400 Winslow Way East, #120
Bainbridge Island
Washington 98110
206 780-9500
Hours: Tues-Sat 11-6, Sun Noon-5, Closed on Mondays


Viola Knudsen

A prolific artisan born in Missouri and raised amid the natural beauty of the rural Midwest, Viola Pace Knudsen has recently been drawn to the pre-Columbian art form of intricately coiled baskets, free-form sculptures which she constructs from hand-gathered needles of Florida's long leaf pine.  The pine needles are sterilized and cleaned; the baskets are then created using the coil method, and often incorporate sliced, polished walnuts, shells, or other found treasures of nature. After drying the completed baskets for several days two coats of polyurethane are applied to them for durability.

Viola has sent us some very interesting information about her art, including some of its history, and her process:

HISTORY: Pine needle art is one of the oldest crafts known. It dates back some 9000 years, even before pottery, which was made by lining twig baskets with clay.

The indigenous people were the first to make pine needle baskets. They used a sharp piece of sea shell or bone as a needle. Some of the baskets were used for carting water, also for winnowing seeds, or as feed baskets.

During the Civil War the women made hats of pine needles. They were sewn together with homespun threads. As transportation became more widely used raffia as well as sinew was used to sew the baskets. Raffia comes from the raffia palm which grows on the island of Madagascar, off the coast of Africa. However, today the art of pine needle basketry is still being done by a few creative people. There is no limit to what one can do with pine needles along with a little imagination and skills, which will come with patience and practice. Different types of stitches used include the buttonhole, plain, fern, crow’s foot, chain, open V, diamond, wheat stitch, and the Indian wrap.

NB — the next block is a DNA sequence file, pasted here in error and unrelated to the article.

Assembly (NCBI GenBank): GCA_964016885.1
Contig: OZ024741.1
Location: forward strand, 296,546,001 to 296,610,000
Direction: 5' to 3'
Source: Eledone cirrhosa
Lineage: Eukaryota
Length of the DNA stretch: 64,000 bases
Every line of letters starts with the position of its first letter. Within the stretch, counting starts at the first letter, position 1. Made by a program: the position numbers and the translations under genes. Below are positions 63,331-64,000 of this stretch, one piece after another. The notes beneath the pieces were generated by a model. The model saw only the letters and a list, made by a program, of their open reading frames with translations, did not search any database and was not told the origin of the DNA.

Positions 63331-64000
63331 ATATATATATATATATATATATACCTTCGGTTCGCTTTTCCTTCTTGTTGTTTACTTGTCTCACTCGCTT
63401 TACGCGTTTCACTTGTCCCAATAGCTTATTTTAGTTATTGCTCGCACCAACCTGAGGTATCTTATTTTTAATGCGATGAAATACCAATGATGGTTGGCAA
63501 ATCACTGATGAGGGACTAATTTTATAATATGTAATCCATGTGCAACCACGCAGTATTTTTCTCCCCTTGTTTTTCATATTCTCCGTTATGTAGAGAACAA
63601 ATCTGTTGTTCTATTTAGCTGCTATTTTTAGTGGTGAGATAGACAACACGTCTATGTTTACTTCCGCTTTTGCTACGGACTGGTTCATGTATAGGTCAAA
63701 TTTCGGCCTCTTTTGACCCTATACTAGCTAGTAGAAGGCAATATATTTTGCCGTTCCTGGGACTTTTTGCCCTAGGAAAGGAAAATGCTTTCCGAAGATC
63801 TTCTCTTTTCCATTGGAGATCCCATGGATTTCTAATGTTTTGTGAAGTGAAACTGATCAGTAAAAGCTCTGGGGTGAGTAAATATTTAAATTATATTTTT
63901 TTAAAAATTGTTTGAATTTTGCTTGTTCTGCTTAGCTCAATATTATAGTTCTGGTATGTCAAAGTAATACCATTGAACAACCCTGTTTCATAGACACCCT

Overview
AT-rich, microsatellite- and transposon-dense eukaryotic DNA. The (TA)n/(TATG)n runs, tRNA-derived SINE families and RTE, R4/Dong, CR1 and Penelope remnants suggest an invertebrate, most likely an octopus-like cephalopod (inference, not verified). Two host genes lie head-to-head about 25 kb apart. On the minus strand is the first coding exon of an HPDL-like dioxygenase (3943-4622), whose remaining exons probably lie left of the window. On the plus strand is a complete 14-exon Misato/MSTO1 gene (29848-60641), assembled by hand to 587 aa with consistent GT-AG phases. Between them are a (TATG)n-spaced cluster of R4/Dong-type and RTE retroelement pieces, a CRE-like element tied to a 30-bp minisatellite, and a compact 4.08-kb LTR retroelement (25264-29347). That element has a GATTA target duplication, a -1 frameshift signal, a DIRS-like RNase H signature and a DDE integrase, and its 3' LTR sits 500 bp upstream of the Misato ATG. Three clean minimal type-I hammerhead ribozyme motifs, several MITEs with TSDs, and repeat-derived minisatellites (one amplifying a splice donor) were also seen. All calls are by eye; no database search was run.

Pine needles are a gift of nature’s bounty woven with loving care into small vessels, wherein the Native Americans believed their soul rested secure from evil spirits. The concept of pine needle art is a “lost art” being revived in this era. Most anything that can be imagined has the capacity to be made from this gift from the pines.

PROCESS: After hand collecting the needles one at a time, they must be fresh or newly fallen, not ones that have been weathered for any length of time. I lay them with the ends together in a dishpan and cover them with boiling water. They need to soak for at least one hour. This kills any insects that may be in them and also makes them more pliable. After draining the water I scrape the heads off using a clay ribbon tool. This hopefully keeps the pair intact which gives a much nicer finished product.

Then they are coiled using a copper gauge and some sort of heavyweight waxed thread.  After the coiling is finished they are allowed to dry completely and brushed inside and out with polyurethane. Once that is dry I rub them briskly with t-shirt fabric to break off any pointy ends that might be sticking out.


Product Image Item Name- Price
VIOLA KNUDSEN: 1 - Undulating Pine Needle Basket

VIOLA KNUDSEN: 1 - Undulating Pine Needle Basket

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Max: 1

VIOLA KNUDSEN: 7 - Seagrass basket with Jasmine

VIOLA KNUDSEN: 7 - Seagrass basket with Jasmine

Seagrass basket with jasmine Dimensions: 8" diameter & 5.75" opening x 3" tall

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